- reviewing and advising on the other party’s witness statements;
- agreeing a list of issues, a chronology and/or cast list; and
- preparing for the Tribunal Hearing including instructing counsel.
The stages set out above are only an indication of the likely process. It may be that not all stages are required or relevant, in which case fees may fall at the lower end of the ranges given. It may be that you only require our advice in relation to some of the stages and you will otherwise handle the case personally. We can discuss this with you, as needed.
The range of fees set out above will not include:
- entering into pre-claim conciliation where this is mandatory to explore whether a settlement can be reached;
- exploring settlement and negotiating settlement throughout the process, including drafting and negotiation of a settlement agreement, where settlement negotiations are successful;
- advising on a subject access request (where a claimant requests disclosure of information under data protection laws);
- attendance at the Employment Tribunal for any hearing (including preliminary hearings);
- advising on any claim other than unfair dismissal and/or wrongful dismissal;
- advising in respect of a claim brought in conjunction with a claim for unfair dismissal and/or wrongful dismissal but which is a separate claim (such as for discrimination); or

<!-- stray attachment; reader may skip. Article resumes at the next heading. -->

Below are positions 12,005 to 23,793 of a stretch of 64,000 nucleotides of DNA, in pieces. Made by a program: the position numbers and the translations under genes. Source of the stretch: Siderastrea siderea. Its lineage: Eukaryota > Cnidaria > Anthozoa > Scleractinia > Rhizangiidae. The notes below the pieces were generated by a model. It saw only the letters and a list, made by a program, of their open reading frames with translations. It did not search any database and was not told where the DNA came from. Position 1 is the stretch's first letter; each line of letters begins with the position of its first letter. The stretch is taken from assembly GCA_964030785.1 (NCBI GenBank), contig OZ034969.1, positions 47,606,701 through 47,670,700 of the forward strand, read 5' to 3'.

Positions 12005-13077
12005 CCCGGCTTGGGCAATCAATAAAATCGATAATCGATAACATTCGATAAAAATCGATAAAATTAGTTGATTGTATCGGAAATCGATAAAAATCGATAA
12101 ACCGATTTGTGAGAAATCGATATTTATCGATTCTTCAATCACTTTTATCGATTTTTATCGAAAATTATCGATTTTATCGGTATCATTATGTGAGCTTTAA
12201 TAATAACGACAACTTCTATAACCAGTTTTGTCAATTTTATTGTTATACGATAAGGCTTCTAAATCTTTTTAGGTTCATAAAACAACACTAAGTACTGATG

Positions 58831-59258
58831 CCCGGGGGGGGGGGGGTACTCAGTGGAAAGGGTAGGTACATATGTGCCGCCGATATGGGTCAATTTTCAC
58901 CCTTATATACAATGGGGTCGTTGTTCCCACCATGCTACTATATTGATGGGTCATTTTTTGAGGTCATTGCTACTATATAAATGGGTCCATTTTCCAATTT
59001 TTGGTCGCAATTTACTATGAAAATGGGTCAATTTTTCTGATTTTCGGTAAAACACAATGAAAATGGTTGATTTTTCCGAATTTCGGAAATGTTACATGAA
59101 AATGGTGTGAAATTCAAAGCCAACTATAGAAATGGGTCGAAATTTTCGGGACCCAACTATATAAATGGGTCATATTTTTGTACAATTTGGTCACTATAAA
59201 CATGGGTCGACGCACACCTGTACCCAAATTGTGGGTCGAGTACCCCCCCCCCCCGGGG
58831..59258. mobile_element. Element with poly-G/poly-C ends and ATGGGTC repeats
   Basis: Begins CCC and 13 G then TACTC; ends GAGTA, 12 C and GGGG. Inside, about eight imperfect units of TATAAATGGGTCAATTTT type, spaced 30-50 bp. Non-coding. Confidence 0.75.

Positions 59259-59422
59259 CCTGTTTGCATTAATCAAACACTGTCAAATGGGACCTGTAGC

- defending any related claims in the High Court for example in respect of uncapped wrongful dismissal claims or making applications in the High Court for example for injunctive relief.
Length of claim process
The period of time from taking initial instructions to final resolution of the matter will depend on the stage at which the claim is resolved.
The mandatory pre-claim conciliation period may last for up to a maximum of one month and two weeks. If settlement is reached during pre-claim conciliation then the matter should be dealt with in that time frame.
If the claim proceeds to a Tribunal Hearing then the length of the process will depend upon the complexity of the claim, the availability of the relevant Tribunal to hear the claim and how many days the Tribunal Hearing is set for, as determined by the Tribunal. Typically a more straightforward case may take up to six months and a more complex case may take up to nine or 12 months.
These time periods are indicative only and depend on the Employment Tribunal in question. We will discuss the timescale of the process with you as the matter progresses.